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Second Plenary Session of the Ad Hoc Working Group Working Group on Long-term Cooperative Action Under the Convention

Harlan Watson, Senior Climate Negotiator and Special Representative and Head of United States Delegation
Remarks to the Second Session (AWGLCA 2)
Bonn, Germany
June 6, 2008

Mr. Chairman, I would start by endorsing Australia’s proposal on behalf of the Umbrella Group on the issue of Party submissions, which will an upcoming topic of discussion in our deliberations. Under this proposal, Parties would be invited to provide submissions on each of the five elements of the Bali Action Plan. Whether Parties would provide one submission under each element, or more than one submission under each of the elements, would be for them to decide. We would also envisage the need for a submission prior to the Poznañ COP on the AWGLCA’s 2009 work programme. We believe this proposal would save us much time and avoid time-consuming debate over competing lists of proposals for submissions.

Next, I would like to make a few general observations.

First, we thank you and the vice chairman for the summaries of discussions in the workshops. It was useful to hear a first round of ideas in these workshops. These proposals provide us with many new concepts to consider in our meetings and in our capitals, as we move our work forward through 2009.

Second, we look forward to a discussion of mitigation and the long-term goal at this session. The focused workshops in Ghana on sectoral cooperation and avoided deforestation will provide an early opportunity to get into key aspects of mitigation. Ultimately we see all of the mitigation issues as needing to be reflected in a coherent whole. For example, we see both domestic and cooperative efforts in sectors and deforestation as contributing to nationally appropriate measurable, reportable and verifiable actions under subparagraphs 1(b)(i) and 1(b)(ii) of the Bali Action Plan. With respect to these two subparagraphs, we would not agree with the intervention of South Africa on behalf of the African Group that these two subparagraphs be considered by two different working groups under the AWGLCA. Rather, they should be considered together, which is our understanding of what was agreed in Bali.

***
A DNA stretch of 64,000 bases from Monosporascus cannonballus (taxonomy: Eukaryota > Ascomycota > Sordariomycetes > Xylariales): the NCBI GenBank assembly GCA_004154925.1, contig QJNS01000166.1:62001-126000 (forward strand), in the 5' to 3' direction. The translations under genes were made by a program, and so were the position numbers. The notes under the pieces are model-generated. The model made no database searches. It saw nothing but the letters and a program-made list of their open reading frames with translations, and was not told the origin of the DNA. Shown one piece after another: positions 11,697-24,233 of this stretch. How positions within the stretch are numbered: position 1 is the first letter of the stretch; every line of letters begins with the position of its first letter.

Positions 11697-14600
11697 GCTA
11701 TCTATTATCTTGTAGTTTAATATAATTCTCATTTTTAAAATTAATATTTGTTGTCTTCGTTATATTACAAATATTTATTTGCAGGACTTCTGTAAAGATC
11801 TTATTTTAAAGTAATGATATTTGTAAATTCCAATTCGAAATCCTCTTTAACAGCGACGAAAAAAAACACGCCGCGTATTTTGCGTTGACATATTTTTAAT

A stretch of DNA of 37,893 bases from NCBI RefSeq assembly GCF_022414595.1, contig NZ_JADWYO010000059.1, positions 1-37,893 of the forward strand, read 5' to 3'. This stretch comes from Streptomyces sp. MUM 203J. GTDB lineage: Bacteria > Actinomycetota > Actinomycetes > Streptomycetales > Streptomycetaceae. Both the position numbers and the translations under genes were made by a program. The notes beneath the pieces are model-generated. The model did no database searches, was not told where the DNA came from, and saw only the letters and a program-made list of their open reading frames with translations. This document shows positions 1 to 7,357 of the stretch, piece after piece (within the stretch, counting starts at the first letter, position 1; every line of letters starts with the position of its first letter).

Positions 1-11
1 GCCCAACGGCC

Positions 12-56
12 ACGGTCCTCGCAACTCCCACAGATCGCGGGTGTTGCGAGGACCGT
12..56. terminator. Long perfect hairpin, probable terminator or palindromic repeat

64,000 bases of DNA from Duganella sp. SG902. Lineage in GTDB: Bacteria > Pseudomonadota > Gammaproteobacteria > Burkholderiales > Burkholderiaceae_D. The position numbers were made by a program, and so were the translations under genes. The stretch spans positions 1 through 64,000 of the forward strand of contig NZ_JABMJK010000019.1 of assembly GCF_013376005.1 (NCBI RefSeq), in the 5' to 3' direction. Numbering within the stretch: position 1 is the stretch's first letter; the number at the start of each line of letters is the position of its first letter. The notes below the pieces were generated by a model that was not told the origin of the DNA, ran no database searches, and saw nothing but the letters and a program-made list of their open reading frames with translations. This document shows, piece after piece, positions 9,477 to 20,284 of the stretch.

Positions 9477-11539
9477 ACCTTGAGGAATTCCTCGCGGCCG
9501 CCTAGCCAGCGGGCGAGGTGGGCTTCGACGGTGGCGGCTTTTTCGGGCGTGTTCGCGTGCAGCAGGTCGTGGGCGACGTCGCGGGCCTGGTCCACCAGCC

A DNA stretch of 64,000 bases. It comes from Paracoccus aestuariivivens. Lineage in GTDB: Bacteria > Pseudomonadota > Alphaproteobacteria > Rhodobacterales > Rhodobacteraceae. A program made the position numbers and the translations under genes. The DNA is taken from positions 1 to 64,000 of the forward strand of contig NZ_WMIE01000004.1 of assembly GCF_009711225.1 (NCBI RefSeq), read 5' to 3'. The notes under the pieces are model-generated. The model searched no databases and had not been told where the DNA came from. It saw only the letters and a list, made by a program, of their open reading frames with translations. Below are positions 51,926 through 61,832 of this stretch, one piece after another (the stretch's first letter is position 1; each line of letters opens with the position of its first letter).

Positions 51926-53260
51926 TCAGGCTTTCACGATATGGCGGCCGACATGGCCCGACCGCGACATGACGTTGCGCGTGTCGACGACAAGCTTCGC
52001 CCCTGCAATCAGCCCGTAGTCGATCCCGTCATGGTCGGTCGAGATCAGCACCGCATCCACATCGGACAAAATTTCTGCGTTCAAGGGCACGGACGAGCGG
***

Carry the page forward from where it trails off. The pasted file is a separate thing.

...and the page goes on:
Third, this week’s workshops covered a suite of issues that relate to adaptation, technology transfer and finance. We note that the scale of many of the proposals from various groups was quite substantial indeed, and that a number of proposals imply new commitments of a binding nature. Of course, this is a negotiation, and at the end of the day we will need a balanced package that includes efforts from all Parties in a manner that is commensurate with their capabilities and circumstances.

On the issue of finance, we support enhancing financial tools for developing countries to better address both mitigation and adaptation, and recognize the vital role of the private sector. We would also note that Article 11.5 of the Convention states that "The developed country Parties may also provide and developing countries avail themselves of, financial resources related to the implementation of the Convention through bilateral, regional and other multilateral channels."

A number of Parties have expressed views on the "shared vision" element of the Bali Action Plan. The United States supports collective identification of a shared vision for long-term cooperative action, including a long-term global goal for emission reductions to achieve the ultimate objective of the Convention, in order to inspire actions at all levels. As was apparent in Bangkok and is also apparent here, there are many views on how this vision and goal should be constituted. We look forward to exploring them in more detail at the workshop in Poznañ in December.

Finally, on the issue of "common but differentiated responsibilities and respective capabilities," we have noted on several occasions that we believe the core principle of common but differentiated responsibilities and respective capabilities from Article 3.1 of the Convention stands the test of time, in that the notions of "responsibilities" and "capabilities" evolve as the circumstances of countries evolve in the global economy, while the principle stays the same.

Thank you, Mr. Chairman.

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